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Comparing the Complex Cognition of Birds and Primates

  • Nathan J. Emery
  • Nicola S. Clayton
Chapter
Part of the Developments in Primatology: Progress and Prospects book series (DIPR)

Abstract

At first glance, birds and non-human primates (hereafter primates) seem very different. Birds have beaks, feathers, produce offspring that gestate in shells, and can fly. Primates are covered in hair, have forward facing eyes and grasping hands, and while some are arboreal, none of them can fly. Although there are vast morphological differences between the two groups, there is growing evidence of strong similarities in their mental abilities, particularly in the realm of advanced cognitive processing. This suggestion is initially surprising considering the vast difference between the size and structure of avian and primate brains. Even more surprising is the fact that a number of recent experiments have failed to demonstrate some complex cognitive abilities in primates (including chimpanzees, gorillas, and orangutans) that have been convincingly demonstrated in some species of birds, such as the corvids (jays, crows, ravens, and magpies) and parrots.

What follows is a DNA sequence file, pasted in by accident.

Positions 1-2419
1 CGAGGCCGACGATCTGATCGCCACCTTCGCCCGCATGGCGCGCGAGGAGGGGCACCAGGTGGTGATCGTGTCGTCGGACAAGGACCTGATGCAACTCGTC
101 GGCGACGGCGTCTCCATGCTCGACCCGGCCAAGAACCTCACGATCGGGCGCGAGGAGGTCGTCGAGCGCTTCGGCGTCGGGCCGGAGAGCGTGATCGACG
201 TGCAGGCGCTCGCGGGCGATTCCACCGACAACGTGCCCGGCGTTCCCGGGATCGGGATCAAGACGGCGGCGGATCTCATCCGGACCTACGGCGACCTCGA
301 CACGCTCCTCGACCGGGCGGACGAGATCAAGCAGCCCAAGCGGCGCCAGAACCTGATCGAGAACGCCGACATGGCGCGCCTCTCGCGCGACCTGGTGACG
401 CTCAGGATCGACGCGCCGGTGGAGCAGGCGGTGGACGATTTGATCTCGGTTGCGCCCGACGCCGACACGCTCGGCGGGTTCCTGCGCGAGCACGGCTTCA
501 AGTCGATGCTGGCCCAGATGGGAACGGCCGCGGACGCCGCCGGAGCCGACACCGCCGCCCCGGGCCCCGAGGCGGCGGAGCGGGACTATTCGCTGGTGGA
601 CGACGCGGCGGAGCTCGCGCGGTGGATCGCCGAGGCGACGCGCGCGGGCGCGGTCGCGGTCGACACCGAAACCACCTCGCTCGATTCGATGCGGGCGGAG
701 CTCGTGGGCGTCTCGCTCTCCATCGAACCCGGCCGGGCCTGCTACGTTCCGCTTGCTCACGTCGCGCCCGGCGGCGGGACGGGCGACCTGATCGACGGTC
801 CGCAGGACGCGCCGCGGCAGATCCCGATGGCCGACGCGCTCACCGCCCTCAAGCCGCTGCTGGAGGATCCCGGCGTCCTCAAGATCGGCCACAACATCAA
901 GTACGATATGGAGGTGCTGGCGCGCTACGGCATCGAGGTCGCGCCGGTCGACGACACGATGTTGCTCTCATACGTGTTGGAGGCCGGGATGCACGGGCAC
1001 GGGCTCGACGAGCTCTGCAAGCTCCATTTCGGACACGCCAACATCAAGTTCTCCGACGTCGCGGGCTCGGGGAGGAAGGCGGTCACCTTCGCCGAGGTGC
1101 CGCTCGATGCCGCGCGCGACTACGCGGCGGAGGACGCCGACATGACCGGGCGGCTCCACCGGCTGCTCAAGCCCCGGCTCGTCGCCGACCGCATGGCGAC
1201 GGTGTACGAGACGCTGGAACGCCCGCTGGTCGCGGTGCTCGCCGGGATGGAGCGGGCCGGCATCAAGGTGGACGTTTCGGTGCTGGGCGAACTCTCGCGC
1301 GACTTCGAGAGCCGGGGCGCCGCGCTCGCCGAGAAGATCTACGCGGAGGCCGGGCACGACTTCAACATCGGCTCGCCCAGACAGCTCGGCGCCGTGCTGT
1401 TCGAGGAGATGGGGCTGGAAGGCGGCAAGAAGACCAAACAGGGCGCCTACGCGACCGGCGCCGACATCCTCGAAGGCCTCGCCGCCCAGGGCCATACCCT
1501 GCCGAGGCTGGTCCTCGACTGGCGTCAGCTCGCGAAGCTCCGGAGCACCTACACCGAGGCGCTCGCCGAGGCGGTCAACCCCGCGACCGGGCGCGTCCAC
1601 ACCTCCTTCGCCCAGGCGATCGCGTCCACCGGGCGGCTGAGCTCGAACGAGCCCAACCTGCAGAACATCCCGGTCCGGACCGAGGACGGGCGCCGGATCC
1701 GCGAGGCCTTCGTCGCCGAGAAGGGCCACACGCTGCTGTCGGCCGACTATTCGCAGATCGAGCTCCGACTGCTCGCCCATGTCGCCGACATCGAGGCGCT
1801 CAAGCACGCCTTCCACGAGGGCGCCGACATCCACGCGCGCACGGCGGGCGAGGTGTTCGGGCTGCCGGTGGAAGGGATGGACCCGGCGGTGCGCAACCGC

Keywords

Retention Interval Alarm Call Complex Cognition Mental Time Travel Artificial Fruit 
These keywords were added by machine and not by the authors. This process is experimental and the keywords may be updated as the learning algorithm improves.

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Copyright information

© Springer Science+Business Media New York 2004

Authors and Affiliations

  • Nathan J. Emery
    • 1
  • Nicola S. Clayton
    • 2
  1. 1.Sub-Department of Animal BehaviourUniversity of CambridgeCambridgeUK
  2. 2.Department of Experimental PsychologyUniversity of CambridgeCambridgeUK

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